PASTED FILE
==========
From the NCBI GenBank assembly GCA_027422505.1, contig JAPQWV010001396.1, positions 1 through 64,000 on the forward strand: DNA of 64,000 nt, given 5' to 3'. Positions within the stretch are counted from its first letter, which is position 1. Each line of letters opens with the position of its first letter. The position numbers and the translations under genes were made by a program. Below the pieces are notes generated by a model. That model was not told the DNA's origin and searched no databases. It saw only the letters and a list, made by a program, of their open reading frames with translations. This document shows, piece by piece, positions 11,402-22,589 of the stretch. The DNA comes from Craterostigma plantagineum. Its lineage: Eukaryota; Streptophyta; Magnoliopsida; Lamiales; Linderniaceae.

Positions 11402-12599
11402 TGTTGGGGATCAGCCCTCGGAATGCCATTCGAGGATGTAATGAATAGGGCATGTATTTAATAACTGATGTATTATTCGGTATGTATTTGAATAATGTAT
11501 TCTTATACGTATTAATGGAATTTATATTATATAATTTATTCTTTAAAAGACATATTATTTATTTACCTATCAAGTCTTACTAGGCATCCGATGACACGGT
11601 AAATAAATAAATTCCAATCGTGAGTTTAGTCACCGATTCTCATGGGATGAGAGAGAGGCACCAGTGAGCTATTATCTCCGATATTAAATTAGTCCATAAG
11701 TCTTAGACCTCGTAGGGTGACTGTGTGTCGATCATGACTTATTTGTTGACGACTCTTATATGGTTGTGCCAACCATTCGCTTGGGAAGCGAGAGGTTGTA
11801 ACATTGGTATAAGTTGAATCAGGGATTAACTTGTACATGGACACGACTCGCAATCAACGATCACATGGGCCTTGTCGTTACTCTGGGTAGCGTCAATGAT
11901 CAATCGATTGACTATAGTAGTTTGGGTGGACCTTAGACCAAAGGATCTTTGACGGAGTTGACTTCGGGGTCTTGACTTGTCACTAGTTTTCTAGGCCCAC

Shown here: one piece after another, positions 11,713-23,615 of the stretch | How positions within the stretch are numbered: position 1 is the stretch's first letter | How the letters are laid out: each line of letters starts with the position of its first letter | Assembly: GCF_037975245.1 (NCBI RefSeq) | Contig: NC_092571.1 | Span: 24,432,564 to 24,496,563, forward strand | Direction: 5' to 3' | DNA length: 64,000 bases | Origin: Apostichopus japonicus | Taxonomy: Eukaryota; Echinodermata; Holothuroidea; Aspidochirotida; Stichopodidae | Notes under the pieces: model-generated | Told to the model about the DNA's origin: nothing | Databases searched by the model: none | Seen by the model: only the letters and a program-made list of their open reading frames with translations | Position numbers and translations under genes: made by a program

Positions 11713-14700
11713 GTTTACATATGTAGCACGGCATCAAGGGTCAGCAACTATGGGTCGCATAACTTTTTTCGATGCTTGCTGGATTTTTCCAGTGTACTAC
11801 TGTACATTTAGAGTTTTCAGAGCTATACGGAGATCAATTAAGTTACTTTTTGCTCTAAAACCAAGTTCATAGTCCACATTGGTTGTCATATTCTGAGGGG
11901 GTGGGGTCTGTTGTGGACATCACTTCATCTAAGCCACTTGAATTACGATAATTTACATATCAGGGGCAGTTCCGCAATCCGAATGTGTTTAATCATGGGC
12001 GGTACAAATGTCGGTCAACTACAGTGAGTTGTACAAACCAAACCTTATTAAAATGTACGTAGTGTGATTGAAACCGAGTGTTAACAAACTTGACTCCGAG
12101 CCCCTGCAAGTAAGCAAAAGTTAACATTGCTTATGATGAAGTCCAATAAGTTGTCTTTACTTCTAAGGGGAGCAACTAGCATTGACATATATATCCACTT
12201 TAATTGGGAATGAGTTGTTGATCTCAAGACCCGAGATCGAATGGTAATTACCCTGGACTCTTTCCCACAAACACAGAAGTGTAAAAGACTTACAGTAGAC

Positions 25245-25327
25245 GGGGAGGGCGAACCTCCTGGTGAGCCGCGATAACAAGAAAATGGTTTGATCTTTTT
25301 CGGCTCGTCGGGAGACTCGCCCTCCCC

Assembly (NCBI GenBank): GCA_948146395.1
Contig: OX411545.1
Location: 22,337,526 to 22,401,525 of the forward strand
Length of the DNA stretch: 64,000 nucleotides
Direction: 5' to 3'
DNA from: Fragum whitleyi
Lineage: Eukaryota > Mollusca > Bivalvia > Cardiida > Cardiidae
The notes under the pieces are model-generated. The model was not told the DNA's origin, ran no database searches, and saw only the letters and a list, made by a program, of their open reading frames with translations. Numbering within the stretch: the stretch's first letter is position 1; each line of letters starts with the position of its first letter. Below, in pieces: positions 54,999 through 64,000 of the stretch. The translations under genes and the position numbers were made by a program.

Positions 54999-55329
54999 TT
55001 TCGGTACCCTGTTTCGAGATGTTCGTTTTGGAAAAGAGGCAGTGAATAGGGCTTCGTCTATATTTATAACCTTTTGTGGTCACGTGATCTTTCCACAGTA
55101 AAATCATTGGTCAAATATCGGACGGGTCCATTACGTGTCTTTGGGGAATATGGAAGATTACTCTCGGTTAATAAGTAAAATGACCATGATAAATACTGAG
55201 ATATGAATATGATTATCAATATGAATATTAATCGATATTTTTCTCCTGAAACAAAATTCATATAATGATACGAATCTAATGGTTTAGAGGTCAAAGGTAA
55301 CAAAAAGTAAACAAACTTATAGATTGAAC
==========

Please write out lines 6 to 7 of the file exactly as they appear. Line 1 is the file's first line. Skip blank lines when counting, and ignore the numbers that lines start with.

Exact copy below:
11701 TCTTAGACCTCGTAGGGTGACTGTGTGTCGATCATGACTTATTTGTTGACGACTCTTATATGGTTGTGCCAACCATTCGCTTGGGAAGCGAGAGGTTGTA
11801 ACATTGGTATAAGTTGAATCAGGGATTAACTTGTACATGGACACGACTCGCAATCAACGATCACATGGGCCTTGTCGTTACTCTGGGTAGCGTCAATGAT